More on Corporate Wizardry

More on Wizards and Corporate Wizardry

We talked about the role of the entrepreneur or Wizard in Chapter 4 – Getting Started. We said that they were complex characters with a lot of magic who were not always to be trusted. We have to emphasize that all the seductive powers of Roland the Tall, the wizard we described in our book, are at play in the magical world of game building. We know. We worked for Roland. You have to understand those seductive practices before you sign on.

So, with that thought in mind, we feel compelled to issue a warning to those who are about to quite what may be reasonably good jobs and go to work for a wizard. The same warning applies, by the way, to those who spin-off their internal corporate game department or sell their small but moderately successful serious game company to a larger more successful operation run by a genuine wizard.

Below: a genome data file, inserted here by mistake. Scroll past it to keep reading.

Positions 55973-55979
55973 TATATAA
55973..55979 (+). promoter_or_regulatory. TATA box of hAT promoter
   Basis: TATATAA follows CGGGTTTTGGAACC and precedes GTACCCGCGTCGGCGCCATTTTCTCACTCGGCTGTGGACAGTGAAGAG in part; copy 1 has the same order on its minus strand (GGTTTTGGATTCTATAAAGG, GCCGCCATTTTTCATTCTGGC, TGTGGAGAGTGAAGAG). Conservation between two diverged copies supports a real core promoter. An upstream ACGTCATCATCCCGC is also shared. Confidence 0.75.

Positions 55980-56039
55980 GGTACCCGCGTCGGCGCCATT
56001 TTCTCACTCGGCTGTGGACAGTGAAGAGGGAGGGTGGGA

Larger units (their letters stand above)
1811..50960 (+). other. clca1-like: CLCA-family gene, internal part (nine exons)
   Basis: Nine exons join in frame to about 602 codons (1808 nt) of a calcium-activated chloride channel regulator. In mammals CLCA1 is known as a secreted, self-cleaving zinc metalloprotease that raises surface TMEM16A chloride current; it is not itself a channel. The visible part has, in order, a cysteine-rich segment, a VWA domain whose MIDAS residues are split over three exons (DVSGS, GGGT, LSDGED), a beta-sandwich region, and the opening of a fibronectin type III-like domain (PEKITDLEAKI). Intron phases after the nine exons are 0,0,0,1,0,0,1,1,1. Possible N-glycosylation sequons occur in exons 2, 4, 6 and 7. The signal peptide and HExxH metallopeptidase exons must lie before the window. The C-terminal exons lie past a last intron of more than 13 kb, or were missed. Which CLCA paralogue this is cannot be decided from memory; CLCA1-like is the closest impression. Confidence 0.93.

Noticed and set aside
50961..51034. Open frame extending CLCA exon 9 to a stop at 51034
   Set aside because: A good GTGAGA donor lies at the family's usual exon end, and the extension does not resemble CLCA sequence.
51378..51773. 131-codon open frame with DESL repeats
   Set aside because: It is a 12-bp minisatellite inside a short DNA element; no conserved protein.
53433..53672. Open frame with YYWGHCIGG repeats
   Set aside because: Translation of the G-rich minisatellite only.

A Warning About Joining the Team

Imagine this: you are a moderately successful businessperson in a safe but rather boring company. You are very good at what you do and frankly getting a little tired of the same thing day in and day out. Suddenly, Roland, an entrepreneur who looks and speaks very much like a classic wizard, walks into your mundane life and offers to take you off on a magical trip where all the hotels are the finest in the world, all the airline tickets are first class, and all the lovers you could ever want are just outside your door. Roland then promises you millions and millions of dollars just for joining him and then shows you mystic visions of how it can all come to pass. Who wouldn’t accept such an offer? Who would ever question its viability?